TSU Participates in Signing of Historic HBCU Legislation

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l-r; Dr. Mark Hardy (TSU), Kelly Sharpe (TSU), Lawrence Hall (MMC) and Rev. Rep. Harold M. Love watch as Gov. Bill Haslam signs the Initiative on Historically Black Colleges and Universities. In background is Sen. Reginald Tate (Memphis). Photo submitted

By Lucas Johnson

TSU Media Relations

NASHVILLE, TN (TSU News Service) — Tennessee State University participated in the ceremonial signing of historic legislation that will benefit HBCUs across the state.

Gov. Bill Haslam on Wednesday signed the “Initiative on Historically Black Colleges and Universities” that creates an office within the Tennessee Higher Education Commission to focus on HBCUs, public and private.

“Governor Bill Haslam’s signing of the HBCU Initiative is an historic moment for the State of Tennessee and speaks to his ongoing commitment to higher education,” said TSU President Glenda Glover. “Funding this legislation sends a clear message on the important role Tennessee State University and the other historically black colleges and universities play in serving thousands of families, and our global impact.”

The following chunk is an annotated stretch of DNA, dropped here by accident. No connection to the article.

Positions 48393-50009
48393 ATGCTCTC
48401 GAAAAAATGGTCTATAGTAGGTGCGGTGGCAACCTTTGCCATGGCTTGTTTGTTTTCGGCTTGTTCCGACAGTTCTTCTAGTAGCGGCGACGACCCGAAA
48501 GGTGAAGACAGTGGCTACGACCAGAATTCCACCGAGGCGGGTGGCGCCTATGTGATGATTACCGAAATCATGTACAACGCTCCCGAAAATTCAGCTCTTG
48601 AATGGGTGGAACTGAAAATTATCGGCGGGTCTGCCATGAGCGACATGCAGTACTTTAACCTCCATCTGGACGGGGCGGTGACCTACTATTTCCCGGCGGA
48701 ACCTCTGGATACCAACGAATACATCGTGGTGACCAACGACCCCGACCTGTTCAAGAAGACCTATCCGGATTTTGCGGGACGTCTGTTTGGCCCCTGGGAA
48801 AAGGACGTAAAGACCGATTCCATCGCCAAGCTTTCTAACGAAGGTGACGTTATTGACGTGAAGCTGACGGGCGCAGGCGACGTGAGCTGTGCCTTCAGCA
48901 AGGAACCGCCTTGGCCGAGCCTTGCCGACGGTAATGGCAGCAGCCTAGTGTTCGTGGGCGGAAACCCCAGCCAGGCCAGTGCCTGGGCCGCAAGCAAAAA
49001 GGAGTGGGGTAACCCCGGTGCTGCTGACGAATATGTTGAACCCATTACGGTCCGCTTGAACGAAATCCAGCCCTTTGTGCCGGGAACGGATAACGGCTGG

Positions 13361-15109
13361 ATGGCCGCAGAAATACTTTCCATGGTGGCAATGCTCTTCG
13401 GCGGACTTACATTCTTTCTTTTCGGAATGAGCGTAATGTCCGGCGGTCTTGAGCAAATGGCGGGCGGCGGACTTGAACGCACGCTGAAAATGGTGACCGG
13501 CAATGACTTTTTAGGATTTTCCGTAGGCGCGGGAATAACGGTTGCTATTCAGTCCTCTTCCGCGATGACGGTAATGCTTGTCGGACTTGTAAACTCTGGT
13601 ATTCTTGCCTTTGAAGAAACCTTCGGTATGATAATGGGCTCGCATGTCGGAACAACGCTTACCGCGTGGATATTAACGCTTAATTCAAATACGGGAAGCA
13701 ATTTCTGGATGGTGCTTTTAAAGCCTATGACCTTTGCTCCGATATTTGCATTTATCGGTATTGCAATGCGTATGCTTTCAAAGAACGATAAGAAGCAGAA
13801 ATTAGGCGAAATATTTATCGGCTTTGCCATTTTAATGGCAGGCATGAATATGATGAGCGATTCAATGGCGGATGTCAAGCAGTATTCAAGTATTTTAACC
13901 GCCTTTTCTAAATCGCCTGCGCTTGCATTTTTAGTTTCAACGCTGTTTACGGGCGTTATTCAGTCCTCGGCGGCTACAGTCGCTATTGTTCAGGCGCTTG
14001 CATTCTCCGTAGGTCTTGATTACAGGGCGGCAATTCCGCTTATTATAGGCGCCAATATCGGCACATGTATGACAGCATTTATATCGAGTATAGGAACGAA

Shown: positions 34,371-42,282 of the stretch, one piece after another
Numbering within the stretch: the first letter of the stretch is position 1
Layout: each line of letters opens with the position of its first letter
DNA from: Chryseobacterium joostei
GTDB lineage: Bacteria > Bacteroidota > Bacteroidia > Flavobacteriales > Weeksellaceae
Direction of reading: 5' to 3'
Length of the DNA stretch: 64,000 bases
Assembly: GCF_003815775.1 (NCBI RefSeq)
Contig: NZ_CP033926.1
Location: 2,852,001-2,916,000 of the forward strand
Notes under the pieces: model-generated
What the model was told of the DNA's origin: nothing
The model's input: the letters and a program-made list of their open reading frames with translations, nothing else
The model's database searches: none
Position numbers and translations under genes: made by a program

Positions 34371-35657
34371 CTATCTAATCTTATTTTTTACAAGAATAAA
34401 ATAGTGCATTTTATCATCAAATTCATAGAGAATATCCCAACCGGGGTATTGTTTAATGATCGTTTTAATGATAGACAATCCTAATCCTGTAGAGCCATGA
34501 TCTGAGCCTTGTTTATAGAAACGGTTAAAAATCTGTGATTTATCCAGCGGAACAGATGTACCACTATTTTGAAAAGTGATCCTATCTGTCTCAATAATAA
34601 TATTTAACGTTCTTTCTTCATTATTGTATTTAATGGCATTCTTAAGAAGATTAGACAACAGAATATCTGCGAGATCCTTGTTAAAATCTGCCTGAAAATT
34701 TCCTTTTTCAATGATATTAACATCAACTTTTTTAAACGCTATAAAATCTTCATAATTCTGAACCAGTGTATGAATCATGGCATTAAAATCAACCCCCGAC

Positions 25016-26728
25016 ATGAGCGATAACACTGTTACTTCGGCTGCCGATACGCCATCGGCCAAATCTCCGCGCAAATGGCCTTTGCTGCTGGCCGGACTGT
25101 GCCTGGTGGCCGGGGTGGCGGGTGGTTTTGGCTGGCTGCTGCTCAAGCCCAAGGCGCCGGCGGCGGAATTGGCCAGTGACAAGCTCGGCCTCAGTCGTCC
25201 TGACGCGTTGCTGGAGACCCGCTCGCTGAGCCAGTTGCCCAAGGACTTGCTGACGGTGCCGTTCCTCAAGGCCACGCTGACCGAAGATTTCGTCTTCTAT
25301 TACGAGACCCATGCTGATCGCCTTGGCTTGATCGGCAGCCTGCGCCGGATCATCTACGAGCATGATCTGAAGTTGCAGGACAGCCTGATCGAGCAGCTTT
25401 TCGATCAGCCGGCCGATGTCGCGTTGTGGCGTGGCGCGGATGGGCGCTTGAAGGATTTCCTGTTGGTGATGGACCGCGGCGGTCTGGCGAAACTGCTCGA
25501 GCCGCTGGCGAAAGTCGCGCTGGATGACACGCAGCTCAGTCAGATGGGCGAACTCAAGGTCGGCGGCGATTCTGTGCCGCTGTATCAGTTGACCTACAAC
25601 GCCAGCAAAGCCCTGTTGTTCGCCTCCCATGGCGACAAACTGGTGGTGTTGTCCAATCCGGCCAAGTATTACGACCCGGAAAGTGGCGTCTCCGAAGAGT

According to language in the legislation, it will “focus on ways to strengthen the capacity of historically black colleges and universities to provide the highest quality of education, increase opportunities for these institutions to participate in and benefit from state programs, and ensure that Tennessee has the highest proportion of college graduates from HBCUs in the country.”

A key component of the initiative is a director’s position that will allow a person to be a liaison who fosters a relationship with lawmakers to make them aware of education accomplishments, services and needs of the state’s HBCUs.

The legislation was sponsored by Tennessee Sen. Reginald Tate of Memphis and State Rep. Harold Love, Jr., whose district includes TSU.

Love said the measure is the “first in the nation where the state has said we’re concerned about all HBCUs.”

“Now the state will be focusing on increasing graduation rates, enrollment rates and retention rates at all of  our HBCUs,” Love said.

Besides TSU, Tennessee’s other HBCUs are: American Baptist College, Fisk University, Lane College, LeMoyne-Owen College, Knoxville College, and Meharry Medical College.

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